Free Zone Film Festival
The festival presented some of the best socially engaged documentaries and feature films from around the world, including a number of winners of major festival awards. In addition to critics’ and audience favourites, the festival also screened three exceptional films: Johanna Hamilton’s 1971, ʻa film about the 1971 FBI break-in [which ] traces a path to Snowden And Wikileaksʼ (Forbes), which has won several international awards, including one from the International Film Festival in New York; Claude Lanzmann’s documentary The Last of the Unjust, ʼa portrait of an individual whose actions still defy comprehension, and the self-portrait of an artist consumed by the pastʼ (The Times), which collected three international film festival awards in 2014, in Cannes, Berlin and Toronto; and Göran Hugo Olsson’s Concerning Violence, ʼa challenging, even confrontational portrait of a forgotten or glossed-over revolutionary periodʻ (Salon), which won the 2014 Sundance International Film Festival award and an award from the Berlin International Film Festival, among others.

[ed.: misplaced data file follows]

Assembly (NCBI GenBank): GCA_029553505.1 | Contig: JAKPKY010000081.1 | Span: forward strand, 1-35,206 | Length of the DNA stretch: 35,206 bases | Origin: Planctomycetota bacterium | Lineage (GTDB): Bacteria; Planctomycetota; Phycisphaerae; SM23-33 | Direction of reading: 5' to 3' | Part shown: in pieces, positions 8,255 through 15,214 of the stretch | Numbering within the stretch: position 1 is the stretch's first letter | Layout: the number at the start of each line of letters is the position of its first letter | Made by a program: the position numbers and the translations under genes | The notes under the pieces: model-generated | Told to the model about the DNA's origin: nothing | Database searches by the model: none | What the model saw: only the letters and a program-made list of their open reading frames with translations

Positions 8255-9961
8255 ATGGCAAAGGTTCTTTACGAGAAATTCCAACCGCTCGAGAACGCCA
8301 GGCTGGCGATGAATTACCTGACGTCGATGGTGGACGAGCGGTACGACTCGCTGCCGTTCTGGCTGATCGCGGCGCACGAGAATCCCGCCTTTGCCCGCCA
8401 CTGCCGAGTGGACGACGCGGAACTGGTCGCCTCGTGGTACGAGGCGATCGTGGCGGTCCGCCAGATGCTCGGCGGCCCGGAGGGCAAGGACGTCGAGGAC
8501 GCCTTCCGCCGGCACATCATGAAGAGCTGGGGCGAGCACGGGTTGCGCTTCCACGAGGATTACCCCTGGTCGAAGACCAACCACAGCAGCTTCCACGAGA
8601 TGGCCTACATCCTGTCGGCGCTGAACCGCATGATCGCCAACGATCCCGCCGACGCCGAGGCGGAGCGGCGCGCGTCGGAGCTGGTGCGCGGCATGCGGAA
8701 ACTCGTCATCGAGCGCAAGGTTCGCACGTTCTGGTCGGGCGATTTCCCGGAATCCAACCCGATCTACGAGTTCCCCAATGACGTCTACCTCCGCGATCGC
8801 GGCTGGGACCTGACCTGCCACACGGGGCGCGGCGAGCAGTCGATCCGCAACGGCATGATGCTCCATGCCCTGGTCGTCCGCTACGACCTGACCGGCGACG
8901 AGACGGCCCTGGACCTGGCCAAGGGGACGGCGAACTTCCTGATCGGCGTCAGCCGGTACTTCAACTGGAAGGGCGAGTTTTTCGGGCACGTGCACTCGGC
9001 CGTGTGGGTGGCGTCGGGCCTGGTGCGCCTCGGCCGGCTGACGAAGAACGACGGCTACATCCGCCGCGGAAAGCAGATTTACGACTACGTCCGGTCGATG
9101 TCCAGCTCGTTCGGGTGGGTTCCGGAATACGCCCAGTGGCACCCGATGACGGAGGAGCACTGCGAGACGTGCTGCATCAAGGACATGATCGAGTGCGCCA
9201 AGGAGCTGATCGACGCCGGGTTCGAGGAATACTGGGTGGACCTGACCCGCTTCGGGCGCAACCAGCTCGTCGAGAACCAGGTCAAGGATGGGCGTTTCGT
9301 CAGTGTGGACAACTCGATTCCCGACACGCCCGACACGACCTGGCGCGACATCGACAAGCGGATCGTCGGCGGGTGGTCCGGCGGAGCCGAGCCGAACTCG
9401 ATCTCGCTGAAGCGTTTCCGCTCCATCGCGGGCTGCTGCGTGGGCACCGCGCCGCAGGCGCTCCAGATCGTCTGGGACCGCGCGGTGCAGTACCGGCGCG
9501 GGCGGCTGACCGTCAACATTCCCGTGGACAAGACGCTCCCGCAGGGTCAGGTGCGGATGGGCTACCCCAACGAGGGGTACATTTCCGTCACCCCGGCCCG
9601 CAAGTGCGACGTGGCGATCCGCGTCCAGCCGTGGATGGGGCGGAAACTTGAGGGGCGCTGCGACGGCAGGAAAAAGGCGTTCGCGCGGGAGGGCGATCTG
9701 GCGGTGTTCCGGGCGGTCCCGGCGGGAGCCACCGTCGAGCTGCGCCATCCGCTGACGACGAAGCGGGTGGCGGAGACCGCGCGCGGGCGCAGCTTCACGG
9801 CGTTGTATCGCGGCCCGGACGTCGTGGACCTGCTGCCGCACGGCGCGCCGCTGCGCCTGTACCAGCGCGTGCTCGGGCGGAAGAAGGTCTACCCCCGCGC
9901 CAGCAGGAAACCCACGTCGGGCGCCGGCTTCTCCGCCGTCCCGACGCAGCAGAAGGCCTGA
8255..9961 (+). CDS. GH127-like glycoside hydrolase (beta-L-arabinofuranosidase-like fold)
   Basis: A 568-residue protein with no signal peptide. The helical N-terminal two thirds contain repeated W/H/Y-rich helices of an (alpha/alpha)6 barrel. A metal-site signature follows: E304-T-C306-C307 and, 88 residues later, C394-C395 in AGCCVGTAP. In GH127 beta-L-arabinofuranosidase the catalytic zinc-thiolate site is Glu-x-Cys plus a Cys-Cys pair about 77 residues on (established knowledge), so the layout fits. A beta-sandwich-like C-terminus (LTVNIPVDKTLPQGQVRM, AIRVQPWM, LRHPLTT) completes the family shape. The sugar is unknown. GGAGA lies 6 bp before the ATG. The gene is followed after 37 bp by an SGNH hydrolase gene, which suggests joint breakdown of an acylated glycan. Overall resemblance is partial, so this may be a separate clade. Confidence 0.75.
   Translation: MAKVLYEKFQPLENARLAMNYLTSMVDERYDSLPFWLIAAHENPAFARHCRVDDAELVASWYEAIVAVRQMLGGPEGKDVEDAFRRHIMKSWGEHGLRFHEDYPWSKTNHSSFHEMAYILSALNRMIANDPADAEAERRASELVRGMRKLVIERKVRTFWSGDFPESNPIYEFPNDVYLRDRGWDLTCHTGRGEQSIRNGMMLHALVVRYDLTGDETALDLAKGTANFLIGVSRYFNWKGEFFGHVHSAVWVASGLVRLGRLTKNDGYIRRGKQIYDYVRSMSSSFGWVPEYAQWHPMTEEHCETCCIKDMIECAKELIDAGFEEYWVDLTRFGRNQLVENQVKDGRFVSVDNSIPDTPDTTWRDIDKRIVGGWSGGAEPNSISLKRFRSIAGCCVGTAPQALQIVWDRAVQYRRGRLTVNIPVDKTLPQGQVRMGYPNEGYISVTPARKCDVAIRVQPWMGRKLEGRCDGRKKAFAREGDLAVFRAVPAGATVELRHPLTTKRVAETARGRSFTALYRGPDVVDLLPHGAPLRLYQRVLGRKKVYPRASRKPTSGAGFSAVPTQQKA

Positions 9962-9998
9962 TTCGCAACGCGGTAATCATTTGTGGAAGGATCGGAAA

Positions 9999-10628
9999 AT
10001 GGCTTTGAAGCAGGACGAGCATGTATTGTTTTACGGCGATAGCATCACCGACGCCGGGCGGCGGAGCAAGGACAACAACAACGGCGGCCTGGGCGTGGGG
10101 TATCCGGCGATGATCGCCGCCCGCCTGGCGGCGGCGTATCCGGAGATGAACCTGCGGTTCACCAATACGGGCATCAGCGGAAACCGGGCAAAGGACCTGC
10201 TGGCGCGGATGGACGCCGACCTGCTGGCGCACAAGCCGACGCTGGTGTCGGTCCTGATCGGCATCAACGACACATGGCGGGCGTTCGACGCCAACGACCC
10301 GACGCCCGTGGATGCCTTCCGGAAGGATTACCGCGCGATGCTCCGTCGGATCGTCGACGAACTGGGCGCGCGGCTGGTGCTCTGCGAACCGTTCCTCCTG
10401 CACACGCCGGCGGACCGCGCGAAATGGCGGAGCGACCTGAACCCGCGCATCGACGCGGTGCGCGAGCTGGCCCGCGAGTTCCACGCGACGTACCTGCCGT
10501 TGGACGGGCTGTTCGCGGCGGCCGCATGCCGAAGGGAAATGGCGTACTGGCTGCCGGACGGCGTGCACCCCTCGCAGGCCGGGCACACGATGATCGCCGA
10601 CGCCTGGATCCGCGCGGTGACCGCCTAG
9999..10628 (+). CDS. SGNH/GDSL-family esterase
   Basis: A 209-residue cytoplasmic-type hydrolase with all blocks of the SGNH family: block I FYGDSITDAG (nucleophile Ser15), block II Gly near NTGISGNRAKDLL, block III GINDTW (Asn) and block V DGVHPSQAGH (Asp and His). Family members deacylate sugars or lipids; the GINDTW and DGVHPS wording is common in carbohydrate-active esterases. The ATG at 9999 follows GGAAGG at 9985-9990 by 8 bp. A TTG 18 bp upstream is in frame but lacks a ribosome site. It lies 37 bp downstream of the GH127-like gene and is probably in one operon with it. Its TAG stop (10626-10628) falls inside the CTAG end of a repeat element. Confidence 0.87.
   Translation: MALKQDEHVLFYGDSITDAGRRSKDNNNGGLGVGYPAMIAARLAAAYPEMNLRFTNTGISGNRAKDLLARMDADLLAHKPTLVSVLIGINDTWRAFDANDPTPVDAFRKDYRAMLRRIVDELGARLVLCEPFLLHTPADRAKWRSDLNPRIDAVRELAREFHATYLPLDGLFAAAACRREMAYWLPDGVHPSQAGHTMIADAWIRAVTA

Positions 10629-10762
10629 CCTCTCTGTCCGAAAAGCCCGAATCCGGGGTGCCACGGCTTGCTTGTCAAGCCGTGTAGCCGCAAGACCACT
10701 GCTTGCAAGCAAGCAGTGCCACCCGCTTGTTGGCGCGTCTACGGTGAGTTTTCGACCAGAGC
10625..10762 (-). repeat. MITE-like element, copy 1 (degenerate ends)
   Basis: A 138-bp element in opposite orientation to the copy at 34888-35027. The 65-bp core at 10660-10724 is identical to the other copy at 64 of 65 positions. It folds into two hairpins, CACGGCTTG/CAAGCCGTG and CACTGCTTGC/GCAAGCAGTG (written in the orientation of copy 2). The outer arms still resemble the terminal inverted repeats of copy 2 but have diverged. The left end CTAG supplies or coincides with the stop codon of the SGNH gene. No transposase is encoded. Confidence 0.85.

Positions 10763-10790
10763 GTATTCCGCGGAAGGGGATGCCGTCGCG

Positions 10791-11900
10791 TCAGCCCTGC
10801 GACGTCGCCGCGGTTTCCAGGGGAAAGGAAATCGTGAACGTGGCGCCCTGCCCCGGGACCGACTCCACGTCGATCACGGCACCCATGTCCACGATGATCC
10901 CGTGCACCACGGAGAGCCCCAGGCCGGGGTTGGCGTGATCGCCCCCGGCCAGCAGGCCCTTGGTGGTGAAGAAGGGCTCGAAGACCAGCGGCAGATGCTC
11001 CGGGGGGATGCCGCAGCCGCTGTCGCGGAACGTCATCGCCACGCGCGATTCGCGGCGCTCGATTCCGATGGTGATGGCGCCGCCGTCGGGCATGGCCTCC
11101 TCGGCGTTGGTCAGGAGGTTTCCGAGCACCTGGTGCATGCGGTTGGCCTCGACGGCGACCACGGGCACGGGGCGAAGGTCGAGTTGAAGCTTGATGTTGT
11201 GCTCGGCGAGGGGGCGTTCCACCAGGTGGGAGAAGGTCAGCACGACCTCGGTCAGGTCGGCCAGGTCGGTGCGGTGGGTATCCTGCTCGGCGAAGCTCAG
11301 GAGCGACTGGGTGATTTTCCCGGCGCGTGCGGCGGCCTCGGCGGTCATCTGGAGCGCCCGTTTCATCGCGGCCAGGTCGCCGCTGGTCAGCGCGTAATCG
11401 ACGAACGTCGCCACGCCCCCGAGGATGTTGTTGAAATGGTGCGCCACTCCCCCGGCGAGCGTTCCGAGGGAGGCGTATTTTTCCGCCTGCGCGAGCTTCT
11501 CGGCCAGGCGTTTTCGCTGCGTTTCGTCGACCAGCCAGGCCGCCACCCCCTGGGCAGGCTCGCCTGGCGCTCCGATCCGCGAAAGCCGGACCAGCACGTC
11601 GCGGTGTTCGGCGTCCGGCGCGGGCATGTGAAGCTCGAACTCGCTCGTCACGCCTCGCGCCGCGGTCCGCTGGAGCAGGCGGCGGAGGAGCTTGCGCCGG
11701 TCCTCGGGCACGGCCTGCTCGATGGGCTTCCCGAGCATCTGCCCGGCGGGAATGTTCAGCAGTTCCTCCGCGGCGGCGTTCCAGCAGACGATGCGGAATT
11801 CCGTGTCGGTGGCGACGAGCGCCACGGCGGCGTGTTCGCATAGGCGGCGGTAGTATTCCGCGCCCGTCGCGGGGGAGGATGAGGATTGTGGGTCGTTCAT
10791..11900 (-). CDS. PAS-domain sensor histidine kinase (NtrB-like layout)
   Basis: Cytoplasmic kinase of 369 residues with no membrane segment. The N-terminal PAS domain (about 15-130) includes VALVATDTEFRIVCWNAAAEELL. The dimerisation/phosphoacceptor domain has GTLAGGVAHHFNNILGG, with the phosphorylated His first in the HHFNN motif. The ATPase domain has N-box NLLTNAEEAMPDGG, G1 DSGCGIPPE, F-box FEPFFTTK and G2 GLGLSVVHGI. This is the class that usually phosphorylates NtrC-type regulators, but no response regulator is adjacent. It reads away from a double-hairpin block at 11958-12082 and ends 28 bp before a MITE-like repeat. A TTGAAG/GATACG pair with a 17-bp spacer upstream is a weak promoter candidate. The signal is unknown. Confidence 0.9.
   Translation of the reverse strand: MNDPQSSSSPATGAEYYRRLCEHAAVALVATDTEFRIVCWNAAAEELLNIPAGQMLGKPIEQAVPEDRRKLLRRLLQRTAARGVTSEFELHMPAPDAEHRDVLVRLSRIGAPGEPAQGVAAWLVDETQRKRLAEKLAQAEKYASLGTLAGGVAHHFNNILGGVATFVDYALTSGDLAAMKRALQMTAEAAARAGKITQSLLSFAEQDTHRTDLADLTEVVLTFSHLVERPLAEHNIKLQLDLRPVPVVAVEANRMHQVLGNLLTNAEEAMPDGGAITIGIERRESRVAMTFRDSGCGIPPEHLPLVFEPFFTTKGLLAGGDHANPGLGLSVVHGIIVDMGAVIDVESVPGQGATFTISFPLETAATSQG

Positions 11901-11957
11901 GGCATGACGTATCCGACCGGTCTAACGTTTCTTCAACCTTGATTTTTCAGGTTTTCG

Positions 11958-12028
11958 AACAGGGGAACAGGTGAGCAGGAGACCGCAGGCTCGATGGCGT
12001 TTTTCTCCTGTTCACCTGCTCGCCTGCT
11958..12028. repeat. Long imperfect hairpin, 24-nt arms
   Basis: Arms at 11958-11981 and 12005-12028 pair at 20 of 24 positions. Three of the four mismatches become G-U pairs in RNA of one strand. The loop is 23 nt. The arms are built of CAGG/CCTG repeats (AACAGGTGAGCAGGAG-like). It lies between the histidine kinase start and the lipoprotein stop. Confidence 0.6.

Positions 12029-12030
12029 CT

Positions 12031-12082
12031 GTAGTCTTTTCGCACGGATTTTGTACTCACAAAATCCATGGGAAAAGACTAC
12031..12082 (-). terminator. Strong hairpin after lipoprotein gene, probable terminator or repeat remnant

The Cross Media selection was a new feature of last year’s Free Zone Festival. The programme editor, Biljana Tutorov, spoke of the future of film using a selection of the most interesting film and video projects, web documentaries and hybrid audio-visual forms that combine digital technology and film in a search for new means of expression.
The programme was followed by master classes held by Sara Božanić from the Institute for Transmedia Design and Dominic Laporte from Brussels, who offered the audience a unique opportunity to become familiar with specific types of new media.
Sara Božanić spoke on understanding Transmedia from the viewer’s perspective and the keys to success in interactive documentaries, portable games and online experience.